Instructional Leadership in Action

What's Next: Schooling or Learning?

by Greg Sommers on Mar 31, 2020

remote_learning-2

Our current wave of school closures is yielding an unprecedented shift to online and distance learning.

Some are meeting this shift with a surge of enthusiasm for innovation. Others are approaching it more cautiously. I wonder — for my own children and for kids around the country — what the students’ experiences will be like on this frontier. Will education leaders aim only to reproduce their current experiences, or will leaders empower educators to use this opportunity to revitalize learning?

Several years ago, I was part of a group discussion led by Chris Bradford, the innovative CEO of the African Leadership Academy. Chris asked a room of educators to write down a set of words they associate with the term “education.” People dutifully made their lists: desks, bells, tests, teachers, textbooks and rules. Then, Chris asked the group to note words they associate with the term “learning.” Everyone furiously scribbled down words like challenge, excitement, curiosity, growth, risk and fun. 

Without more fundamental changes to systems and conditions, technology will amplify inequities, not solve them.

Truly turning “education” into “learning” – that’s the crisis-as-opportunity our students need us to prioritize as our field rushes to respond to coronavirus closures. Without more fundamental changes to systems and conditions, technology will amplify inequities, not solve them. So we need to use this moment to produce new models of learning. We need to transform the student experience.

How do we begin to do this?

1. Re-establish connections for every out-of-school student in this country with a caring adult from their school. Ensuring access needs to be the highest priority to accomplish this driver of learning, even as we develop or adopt new innovations.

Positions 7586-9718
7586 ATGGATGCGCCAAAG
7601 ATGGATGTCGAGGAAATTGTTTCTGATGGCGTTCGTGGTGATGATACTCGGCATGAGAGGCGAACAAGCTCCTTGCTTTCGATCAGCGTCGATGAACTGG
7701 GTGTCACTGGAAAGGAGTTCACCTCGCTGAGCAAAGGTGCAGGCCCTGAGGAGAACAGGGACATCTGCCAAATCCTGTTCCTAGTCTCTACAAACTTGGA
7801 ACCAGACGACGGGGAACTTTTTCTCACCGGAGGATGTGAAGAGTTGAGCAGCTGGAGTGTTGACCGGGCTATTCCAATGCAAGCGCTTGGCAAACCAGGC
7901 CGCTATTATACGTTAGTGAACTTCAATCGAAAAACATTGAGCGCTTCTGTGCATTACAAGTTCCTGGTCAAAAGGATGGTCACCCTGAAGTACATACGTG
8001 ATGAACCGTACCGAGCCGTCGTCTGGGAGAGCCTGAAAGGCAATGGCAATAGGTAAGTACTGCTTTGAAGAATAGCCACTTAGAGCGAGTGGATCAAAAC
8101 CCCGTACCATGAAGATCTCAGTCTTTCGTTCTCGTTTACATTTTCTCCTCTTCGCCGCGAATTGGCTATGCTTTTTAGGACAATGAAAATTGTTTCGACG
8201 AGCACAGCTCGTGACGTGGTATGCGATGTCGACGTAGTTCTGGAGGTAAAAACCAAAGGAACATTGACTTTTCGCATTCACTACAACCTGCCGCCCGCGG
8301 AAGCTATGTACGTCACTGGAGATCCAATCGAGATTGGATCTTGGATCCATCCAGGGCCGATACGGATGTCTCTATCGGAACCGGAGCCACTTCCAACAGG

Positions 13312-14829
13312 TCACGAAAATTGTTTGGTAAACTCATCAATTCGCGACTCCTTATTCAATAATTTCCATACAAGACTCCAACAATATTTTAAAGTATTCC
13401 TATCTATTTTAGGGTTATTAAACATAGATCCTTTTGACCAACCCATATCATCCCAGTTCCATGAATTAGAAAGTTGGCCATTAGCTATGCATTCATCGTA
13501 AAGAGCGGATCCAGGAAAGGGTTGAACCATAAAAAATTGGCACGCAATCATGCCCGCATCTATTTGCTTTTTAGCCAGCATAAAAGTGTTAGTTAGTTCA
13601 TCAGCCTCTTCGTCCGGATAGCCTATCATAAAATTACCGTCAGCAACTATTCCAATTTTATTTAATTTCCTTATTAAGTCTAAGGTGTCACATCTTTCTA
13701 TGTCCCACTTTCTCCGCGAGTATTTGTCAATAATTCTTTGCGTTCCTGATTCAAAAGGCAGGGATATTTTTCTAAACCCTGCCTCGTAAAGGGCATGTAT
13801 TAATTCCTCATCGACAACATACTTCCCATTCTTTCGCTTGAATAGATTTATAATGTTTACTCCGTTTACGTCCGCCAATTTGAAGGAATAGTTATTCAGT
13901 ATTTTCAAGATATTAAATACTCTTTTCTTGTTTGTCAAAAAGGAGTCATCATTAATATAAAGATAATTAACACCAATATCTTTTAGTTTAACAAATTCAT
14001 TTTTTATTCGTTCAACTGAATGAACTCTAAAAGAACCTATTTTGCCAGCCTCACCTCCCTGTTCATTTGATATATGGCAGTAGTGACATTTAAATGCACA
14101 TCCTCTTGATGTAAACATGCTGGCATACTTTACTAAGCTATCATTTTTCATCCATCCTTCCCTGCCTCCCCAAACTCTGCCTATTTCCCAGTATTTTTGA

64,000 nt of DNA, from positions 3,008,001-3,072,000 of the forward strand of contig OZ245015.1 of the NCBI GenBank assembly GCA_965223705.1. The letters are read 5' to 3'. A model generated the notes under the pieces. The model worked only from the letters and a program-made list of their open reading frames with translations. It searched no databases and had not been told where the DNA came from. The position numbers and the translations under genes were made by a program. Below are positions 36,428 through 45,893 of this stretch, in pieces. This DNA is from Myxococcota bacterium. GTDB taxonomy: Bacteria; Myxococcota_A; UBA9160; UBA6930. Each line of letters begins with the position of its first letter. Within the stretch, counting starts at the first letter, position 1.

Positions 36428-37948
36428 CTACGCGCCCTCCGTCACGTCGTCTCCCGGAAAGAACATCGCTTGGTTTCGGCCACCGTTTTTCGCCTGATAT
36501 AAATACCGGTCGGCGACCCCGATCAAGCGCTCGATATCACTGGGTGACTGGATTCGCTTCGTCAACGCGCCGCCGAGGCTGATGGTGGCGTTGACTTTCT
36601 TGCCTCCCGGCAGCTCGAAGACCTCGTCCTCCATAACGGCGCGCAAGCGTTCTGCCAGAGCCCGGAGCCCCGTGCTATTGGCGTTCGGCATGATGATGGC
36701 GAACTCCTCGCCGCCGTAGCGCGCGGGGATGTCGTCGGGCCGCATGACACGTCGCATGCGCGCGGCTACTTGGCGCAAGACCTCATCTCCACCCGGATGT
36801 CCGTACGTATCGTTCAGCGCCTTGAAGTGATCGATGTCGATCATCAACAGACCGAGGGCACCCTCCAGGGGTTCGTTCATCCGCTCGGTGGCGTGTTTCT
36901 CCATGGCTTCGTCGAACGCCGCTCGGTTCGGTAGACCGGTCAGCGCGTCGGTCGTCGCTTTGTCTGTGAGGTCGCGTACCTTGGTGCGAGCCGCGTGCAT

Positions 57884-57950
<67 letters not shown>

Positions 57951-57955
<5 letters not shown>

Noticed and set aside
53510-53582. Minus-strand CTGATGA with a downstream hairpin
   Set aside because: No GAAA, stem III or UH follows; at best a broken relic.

2. Discover fresh ways to ignite the interests and channel the motivation of students. This will require looking at curriculum not as something to move through, but rather as something to pull students into.

3. Develop better ways to scaffold student skills for reflection and metacognition. The 1:1 or 1:few agility that technology offers can be advantageous for accomplishing this.

4. Create online environments that support students with their agency and learning for mastery. It will become even more critical that we offer students opportunities for refinement and revision, rather than mere completion.

5. Ensure effective communication. As students rely on technology for a greater share of their communication, they’ll need feedback on the best ways to communicate with different audiences and purposes.

We need to challenge ourselves to examine critically — and ask students about! — what it’s like to learn in this new way.

Whatever our immediate approach to distance and online learning is, I think we need to challenge ourselves to examine critically — and ask students about! — what it’s like to learn in this new way. And we need to listen to students about how best to support them through this shift.

If you’re an educator seeking to change not only the mode but also the model of student learning, we’re eager to learn more about how you are approaching this. Please share your anecdotes and stories: tag us on Twitter @UWCEL #CourageousLeaders.

Amid disruption and uncertainty, we’re also facing a unique opportunity to ensure that “education” takes on new meaning — and makes way for equitable participation in learning that is enriching and empowering. Embracing this challenge will allow us to transform student experiences, now and in the future. And if we do, young people will be able to shape their own paths to becoming whomever and whatever they aspire to be.

Topics: Instructional Leadership, Educational Leadership, Professional Learning

About the author: Greg Sommers

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